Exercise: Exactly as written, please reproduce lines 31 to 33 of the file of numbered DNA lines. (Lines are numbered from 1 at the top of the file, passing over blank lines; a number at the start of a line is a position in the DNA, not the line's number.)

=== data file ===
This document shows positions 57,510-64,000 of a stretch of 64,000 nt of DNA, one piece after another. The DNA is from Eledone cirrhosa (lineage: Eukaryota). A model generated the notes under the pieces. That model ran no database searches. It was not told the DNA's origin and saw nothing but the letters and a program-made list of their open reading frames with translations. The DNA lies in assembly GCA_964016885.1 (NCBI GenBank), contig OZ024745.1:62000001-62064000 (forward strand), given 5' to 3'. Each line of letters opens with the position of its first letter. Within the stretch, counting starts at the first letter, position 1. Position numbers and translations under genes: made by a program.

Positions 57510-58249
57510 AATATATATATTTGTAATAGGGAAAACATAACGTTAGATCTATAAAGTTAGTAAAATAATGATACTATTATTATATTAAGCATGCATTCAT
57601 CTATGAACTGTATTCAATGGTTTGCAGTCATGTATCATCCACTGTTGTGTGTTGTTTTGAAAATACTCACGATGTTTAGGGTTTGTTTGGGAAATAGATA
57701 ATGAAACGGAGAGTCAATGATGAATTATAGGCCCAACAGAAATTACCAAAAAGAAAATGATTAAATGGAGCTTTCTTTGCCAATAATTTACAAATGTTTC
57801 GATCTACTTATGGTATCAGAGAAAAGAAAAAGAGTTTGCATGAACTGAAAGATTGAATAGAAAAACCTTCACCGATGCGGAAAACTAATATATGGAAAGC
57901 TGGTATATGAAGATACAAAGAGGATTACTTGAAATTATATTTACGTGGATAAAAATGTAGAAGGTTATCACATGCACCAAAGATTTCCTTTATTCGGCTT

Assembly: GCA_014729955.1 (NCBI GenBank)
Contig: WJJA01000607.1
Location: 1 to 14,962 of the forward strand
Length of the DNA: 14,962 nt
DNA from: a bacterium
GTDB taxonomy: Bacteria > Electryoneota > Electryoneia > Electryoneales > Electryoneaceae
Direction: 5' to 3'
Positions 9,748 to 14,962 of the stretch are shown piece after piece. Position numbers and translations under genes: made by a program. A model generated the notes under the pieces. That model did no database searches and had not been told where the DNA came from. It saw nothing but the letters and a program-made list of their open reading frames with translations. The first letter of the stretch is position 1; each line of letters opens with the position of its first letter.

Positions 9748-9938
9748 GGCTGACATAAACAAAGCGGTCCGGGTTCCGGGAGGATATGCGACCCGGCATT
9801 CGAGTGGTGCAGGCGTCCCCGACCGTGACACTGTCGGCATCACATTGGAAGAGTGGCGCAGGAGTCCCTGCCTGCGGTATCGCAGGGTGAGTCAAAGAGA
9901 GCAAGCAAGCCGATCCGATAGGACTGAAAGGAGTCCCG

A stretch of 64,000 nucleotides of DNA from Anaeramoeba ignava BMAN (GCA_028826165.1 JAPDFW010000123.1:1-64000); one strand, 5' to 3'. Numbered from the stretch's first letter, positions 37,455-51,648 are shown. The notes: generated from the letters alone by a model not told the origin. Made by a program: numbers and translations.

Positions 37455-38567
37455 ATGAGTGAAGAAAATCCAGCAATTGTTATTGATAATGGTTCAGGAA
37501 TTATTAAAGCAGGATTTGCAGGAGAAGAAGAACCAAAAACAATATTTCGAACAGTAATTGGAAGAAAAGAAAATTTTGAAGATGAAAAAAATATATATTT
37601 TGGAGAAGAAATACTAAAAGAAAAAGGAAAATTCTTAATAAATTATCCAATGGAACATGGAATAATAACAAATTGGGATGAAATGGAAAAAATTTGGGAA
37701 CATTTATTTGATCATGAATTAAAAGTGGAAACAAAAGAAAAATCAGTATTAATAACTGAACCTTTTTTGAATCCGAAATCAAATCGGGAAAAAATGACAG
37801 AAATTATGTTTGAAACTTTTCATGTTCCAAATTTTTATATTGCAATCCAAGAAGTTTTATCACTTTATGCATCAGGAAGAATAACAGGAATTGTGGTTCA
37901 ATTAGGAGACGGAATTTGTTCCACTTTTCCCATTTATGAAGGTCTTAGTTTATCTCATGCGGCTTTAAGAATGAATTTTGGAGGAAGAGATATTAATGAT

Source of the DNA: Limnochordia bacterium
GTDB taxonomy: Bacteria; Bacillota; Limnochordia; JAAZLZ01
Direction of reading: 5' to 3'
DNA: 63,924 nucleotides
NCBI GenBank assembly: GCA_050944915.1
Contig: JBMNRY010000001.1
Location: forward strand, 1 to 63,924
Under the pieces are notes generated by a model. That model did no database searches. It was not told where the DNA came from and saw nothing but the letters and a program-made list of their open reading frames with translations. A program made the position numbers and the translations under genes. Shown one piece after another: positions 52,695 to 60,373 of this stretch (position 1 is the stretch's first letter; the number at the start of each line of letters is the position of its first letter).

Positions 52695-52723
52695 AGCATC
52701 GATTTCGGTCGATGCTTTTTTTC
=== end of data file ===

DNA: 63,924 nucleotides
NCBI GenBank assembly: GCA_050944915.1
Contig: JBMNRY010000001.1